Aging Captain Gabriel Jordan, retired, was given two months to live, three months before he met “Peck”–Boudreau Clemont Finch–a groundskeeper on the back lawn of his hospice on Bayou Carencro, Louisiana. It was at the hospice that Gabe told Peck his dream of seeing the Newport Jazz Festival before he died. They became friends, and Peck offered to help grant his wish by taking him there.

And they began their journey.

It quickly became a journey with complications and setbacks. They saved each other many times, but they were in turn saved by two extraordinary women: Sasha (Michelle Lissette), a real estate agent in New Orleans’s posh Garden District, and her best friend, Lily Cup (Lily Cup Lorelei Tarleton), a criminal attorney.

Less than a year before the events in Mamma’s Moon, Gabe and Peck wandered into Charlie’s Blue Note, a small jazz bar in a side alley just off Frenchman Street, where the music was live and mellow and the dancing warm and sensual.

Here they encountered Sasha and Lily Cup, and amid the music, the dancing, the food, the flirting, and the cigar smoke, the four formed an unusual and lasting friendship that would see them each through a series of crises, disappointments, life-threatening situations, and moments of great joy and satisfaction.

Read an excerpt:

Did you murder the kid, Gabe?” Lily Cup asked. The aging army captain, veteran of Korea and Vietnam, lowered his newspaper just enough to see over the entertainment page. 

“Close the door, honey, AC’s on,” Gabe said.

In a tight, black skirt with a tailored matching waistcoat and white Nike walking shoes, she leaned and propped a black leather briefcase against the wall by the door. She stood like an exasperated tomboy, adjusting and refastening the diamond brooch on her lapel.

“I heard you’ve been walking with a cane, dancing man.  What’s that all about? You’ve never carried a cane. You jazz dance for hours a couple of nights a week and Sasha tells me you started carrying one everywhere you go when you don’t need one. It’s smelling pretty premeditated to me, Gabe. What’s up with the cane thing?”

“Does Sasha know about this morning?”

“I haven’t told her anything. She’d have a canary.”

Gabe lifted the paper again to read.

“I need to know if it was murder,” Lily Cup said.

“I don’t want to talk about it,” Gabe said.

He closed the paper, folded it in half, and in half again. Dropping it on the arm of the chair, he stood and left the room.

“Define murder,” he said from the kitchen.

She tossed a handbag and white driving gloves onto the other chair, lifted Chanel sunglasses to the top of her head.

“Gee, I’ll have to think on this one. Hmmm…Oh, I know. How about the police have a cane with blood on it and there’s a dead man.”

“It’s a walking stick. My cane is over by the door.”

“Well now it’s a goddamned murder weapon. They checked for prints, and yours are the only prints on it, and their guess is the lab will say the blood has his DNA.”

Gabe came out with a coffee urn in one hand and his finger and thumb through two empty cup handles. He held the cups out for her to take one.

“No more,” Gabe said.

“You’re rather nonchalant for the spot you’re in. Why’d you clam up on me like that at the precinct? It didn’t set well with any of them. The DA entered a charge of second-degree murder. The police chief put out a warrant for you from lunch at Brennan’s.”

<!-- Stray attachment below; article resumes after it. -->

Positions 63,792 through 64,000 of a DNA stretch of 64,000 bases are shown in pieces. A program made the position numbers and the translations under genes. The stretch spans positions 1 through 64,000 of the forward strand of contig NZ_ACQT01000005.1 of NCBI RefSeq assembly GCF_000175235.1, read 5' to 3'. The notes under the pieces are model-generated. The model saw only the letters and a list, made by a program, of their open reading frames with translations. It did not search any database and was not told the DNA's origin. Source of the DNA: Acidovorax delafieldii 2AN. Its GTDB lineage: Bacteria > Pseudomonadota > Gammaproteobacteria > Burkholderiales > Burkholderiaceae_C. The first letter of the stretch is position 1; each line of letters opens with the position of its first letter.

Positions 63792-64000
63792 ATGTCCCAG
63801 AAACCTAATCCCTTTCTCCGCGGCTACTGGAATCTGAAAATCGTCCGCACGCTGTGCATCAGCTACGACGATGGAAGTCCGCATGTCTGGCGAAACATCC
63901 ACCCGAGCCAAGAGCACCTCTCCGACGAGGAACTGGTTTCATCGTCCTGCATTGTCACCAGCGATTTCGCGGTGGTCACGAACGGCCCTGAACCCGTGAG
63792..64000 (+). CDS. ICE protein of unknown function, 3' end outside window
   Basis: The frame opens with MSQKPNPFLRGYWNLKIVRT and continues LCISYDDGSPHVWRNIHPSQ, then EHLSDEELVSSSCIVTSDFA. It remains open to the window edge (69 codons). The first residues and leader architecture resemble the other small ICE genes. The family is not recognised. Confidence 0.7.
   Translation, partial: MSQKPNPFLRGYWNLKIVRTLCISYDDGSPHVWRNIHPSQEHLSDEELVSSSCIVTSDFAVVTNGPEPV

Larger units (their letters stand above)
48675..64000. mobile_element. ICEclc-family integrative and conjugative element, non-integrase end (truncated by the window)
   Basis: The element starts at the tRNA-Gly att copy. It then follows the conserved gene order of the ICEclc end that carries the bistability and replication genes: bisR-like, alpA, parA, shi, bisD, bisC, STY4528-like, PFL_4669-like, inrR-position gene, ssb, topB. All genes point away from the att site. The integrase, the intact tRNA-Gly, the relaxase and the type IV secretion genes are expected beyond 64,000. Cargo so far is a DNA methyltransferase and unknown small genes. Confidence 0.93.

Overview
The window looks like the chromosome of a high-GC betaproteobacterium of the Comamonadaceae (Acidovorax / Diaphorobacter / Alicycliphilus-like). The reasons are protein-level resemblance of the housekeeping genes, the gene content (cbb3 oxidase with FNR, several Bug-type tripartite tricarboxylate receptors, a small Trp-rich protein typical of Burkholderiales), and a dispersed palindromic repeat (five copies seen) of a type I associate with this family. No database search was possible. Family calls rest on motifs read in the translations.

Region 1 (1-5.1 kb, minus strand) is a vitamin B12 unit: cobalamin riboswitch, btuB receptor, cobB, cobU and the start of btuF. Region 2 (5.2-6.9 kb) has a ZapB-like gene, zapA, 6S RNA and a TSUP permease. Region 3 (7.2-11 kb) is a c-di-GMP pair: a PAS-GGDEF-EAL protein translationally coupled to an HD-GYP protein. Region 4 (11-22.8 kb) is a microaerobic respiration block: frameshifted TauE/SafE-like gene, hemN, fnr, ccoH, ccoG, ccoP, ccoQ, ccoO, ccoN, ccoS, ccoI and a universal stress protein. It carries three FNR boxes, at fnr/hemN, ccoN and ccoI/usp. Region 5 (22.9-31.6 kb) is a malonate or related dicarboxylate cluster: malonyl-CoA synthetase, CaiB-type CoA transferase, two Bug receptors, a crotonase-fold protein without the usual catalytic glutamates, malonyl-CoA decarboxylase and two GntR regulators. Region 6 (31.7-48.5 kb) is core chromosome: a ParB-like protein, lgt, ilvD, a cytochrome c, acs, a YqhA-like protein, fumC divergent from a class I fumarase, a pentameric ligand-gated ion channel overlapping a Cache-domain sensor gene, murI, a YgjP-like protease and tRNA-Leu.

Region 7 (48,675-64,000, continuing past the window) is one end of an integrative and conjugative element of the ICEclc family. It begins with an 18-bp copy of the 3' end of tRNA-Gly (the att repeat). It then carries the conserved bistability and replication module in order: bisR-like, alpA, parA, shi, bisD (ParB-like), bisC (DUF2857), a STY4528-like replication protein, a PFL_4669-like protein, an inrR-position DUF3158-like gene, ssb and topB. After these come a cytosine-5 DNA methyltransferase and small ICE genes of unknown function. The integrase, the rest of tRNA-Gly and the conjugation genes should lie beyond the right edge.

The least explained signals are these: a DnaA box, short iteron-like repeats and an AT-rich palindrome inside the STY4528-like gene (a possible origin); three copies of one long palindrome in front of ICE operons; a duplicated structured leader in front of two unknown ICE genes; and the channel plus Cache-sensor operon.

He held the empty cups closer to her.

“Just made it. Chicory and cinnamon.”

“If you had television you’d have seen it—‘Daylight killing on St. Charles Avenue.’ It’s all over the news, freaking out the DA and the Visitors Bureau. No telling how many videos from streetcars going by will wind up on You Tube.”

“That’s enough,” Gabe said.

“People can live with violence after dark. That’s expected in any city, but when it’s in broad daylight, forget it. The DA pushed for an early docket with a magistrate and it’s Tulane and Broad for you at nine a.m. tomorrow.”

“What’s Tulane and Broad?”

“Magistrate Court. Congratulations, Gabe, you made the big time. You have to appear before a magistrate to hear the second-degree murder charge against you.”

She took an empty cup in one hand, pinched his arm with the other.

“Look me in the eye and swear it wasn’t murder,” Lily Cup said.

“This some kind of technique they teach at Harvard Law, Miss Tarleton?”

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About Jerone Mark Antile

JEROME MARK ANTIL writes in several genres. He has been called a “greatest generation’s Mark Twain,” a “write what you know Ernest Hemingway,” and “a sensitive Henry Wadsworth Longfellow.” It’s been said his work reads like a Norman Rockwell painting. Among his writing accomplishments, several titles in his The Pompey Hollow Book Club historical fiction series about growing up in the shadows of WWII have been honored. An ‘Authors and Writers’ Book of the Year Award and ‘Writer of the Year’ at Syracuse University for The Pompey Hollow Book Club novel; Hemingway, Three Angels, and Me, won SILVER in the UK as second-best novel.

Foreword’s Book of the Year Finalist for The Book of Charlie – historical fiction and The Long Stem is in the Lobby – nonfiction humor. Library Journal selected Hemingway, Three Angels and Me for best reads during Black History Month.

Before picking up the pen, Antil spent his professional career writing and marketing for the business world. In this role, he lectured at universities – Cornell, St. Edward’s, and Southern Methodist. His inspirations have been John Steinbeck, Mark Twain, and Ernest Hemingway.


Jerome Mark Antil will be awarding a $10 Amazon or Barnes and Noble GC to a randomly drawn winner via rafflecopter during the tour.

a Rafflecopter giveaway